Egyptian President Mohamed Morsi has cast his ballot for a controversial draft constitution that has sparked weeks of violence and protests.
Half of Egypt's eligible voters go to the polls Saturday. The rest of the country will vote December 22.
Officials said Saturday they have deployed 120,000 soldiers to protect polling stations, where long lines formed at many locations.
The proposed constitution has the support of President Morsi's former party, the Muslim Brotherhood. Mr. Morsi resigned from the group when he became president earlier this year.
Members of the liberal, secular and Christian opposition say they fear the constitution will erode civil liberties because it boosts the role of Islamic law and does not mention women's rights.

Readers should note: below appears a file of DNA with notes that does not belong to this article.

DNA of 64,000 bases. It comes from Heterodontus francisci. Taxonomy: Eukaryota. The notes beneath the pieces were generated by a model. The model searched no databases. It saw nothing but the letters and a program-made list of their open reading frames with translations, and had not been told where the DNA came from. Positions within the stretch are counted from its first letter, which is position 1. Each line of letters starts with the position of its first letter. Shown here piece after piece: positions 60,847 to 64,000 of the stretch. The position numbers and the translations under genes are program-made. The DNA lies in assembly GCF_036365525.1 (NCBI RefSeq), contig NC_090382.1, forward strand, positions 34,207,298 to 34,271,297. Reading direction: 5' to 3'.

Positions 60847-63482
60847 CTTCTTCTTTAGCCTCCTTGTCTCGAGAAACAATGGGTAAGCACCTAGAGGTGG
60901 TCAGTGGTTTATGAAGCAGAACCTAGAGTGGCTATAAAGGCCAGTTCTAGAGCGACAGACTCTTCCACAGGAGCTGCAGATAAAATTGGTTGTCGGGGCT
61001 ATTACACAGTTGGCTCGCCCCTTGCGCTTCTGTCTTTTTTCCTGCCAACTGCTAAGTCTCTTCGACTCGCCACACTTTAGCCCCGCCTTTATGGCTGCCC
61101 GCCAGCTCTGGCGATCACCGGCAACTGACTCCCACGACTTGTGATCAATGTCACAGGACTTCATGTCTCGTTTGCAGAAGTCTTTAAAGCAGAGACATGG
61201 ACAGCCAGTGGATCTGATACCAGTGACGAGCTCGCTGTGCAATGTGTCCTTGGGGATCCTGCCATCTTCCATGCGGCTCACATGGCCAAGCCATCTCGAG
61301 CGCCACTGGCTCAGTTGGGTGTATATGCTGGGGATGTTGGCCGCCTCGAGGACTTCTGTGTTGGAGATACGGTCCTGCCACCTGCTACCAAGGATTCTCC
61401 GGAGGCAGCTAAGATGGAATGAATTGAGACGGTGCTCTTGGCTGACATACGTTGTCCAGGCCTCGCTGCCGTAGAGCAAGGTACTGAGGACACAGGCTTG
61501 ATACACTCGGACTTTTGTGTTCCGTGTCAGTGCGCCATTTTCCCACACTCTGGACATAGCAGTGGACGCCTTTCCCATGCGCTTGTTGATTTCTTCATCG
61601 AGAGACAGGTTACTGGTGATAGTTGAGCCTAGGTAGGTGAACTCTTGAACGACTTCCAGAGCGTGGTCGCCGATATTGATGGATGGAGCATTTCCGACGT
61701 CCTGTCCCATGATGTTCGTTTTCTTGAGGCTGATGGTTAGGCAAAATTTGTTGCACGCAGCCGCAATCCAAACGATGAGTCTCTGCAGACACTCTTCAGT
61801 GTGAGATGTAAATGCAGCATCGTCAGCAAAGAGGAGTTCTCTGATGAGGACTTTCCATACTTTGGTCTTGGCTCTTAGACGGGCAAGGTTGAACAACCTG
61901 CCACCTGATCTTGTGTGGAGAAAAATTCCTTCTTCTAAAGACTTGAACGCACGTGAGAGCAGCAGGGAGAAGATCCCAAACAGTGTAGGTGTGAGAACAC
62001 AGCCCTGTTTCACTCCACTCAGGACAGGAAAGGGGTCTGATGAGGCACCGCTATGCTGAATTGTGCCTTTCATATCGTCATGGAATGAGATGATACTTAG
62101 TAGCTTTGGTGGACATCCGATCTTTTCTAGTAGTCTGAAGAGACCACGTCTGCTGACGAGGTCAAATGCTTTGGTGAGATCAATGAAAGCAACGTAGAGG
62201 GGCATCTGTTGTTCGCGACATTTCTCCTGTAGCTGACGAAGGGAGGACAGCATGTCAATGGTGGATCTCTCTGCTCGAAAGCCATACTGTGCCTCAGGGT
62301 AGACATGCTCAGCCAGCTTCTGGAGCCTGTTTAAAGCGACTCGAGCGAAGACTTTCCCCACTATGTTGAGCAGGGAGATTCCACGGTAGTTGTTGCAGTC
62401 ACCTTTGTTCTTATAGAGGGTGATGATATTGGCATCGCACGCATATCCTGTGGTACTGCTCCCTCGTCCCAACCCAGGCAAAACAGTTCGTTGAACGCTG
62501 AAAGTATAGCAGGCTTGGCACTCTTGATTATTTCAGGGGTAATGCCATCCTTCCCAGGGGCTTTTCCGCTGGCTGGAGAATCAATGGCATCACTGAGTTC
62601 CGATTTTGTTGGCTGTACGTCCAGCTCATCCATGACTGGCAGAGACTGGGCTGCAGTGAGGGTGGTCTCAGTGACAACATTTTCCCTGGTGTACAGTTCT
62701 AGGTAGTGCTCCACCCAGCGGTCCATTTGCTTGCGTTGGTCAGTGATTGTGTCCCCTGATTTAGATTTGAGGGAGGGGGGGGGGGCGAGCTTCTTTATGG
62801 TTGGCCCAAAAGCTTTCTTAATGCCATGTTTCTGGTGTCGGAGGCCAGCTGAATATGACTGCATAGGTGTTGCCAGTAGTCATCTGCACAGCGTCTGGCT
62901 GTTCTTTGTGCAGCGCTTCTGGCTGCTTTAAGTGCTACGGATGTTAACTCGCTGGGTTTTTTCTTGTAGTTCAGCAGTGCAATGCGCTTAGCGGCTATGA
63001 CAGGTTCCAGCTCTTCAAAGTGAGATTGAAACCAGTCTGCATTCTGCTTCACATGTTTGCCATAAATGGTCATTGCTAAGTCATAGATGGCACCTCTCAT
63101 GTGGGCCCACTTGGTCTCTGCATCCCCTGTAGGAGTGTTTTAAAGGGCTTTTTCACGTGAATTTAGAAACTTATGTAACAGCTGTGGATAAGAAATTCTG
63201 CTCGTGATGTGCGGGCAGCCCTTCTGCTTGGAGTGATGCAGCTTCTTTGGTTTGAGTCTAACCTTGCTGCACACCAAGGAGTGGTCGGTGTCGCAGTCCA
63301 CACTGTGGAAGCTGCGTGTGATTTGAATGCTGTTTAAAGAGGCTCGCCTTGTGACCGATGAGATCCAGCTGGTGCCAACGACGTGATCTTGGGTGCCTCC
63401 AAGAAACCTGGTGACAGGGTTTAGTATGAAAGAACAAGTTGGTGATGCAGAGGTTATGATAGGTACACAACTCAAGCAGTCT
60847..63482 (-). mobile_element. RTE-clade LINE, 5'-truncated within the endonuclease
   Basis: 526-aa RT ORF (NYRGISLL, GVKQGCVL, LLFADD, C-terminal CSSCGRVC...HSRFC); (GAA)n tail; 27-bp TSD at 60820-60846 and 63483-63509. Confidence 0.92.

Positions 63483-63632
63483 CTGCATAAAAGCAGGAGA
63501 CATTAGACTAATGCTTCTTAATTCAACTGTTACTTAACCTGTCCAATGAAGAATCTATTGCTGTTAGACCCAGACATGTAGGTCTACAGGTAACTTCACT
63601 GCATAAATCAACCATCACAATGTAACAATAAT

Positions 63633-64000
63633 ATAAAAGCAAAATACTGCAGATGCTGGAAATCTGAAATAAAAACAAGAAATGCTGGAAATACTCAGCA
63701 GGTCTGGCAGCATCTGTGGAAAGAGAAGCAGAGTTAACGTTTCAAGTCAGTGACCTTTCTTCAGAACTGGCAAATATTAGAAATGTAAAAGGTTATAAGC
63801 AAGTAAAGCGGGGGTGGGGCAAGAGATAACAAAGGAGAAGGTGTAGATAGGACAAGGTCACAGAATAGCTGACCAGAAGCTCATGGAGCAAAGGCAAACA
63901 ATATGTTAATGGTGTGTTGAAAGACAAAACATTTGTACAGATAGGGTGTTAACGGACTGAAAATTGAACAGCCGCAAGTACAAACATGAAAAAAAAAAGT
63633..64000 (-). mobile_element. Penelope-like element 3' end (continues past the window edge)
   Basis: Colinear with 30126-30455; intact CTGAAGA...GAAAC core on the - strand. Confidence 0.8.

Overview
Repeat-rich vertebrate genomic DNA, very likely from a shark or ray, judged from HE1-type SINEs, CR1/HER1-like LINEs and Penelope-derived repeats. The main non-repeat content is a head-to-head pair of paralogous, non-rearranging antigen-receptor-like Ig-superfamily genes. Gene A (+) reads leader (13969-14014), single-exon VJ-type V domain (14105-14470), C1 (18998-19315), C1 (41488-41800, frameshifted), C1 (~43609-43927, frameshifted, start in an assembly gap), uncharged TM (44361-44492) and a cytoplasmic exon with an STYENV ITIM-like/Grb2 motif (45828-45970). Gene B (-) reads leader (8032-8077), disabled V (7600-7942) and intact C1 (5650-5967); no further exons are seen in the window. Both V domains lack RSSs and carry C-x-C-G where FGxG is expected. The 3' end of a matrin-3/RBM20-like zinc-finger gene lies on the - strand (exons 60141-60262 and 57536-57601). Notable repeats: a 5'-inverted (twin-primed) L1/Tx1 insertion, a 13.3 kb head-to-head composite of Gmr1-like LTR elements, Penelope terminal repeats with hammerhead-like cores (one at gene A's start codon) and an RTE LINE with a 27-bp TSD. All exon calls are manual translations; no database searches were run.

Clashes broke out Friday among stone-throwing demonstrators protesting the draft constitution near a mosque in Alexandria, prompting police to fire tear gas. Medical workers say 15 people were injured.
Also Friday in Cairo and other cities, thousands of flag-waving activists turned out for rival rallies. Such gatherings generally have been peaceful.
A largely Islamic committee approved the document last month after liberal and Christian members walked out, complaining they were being ignored.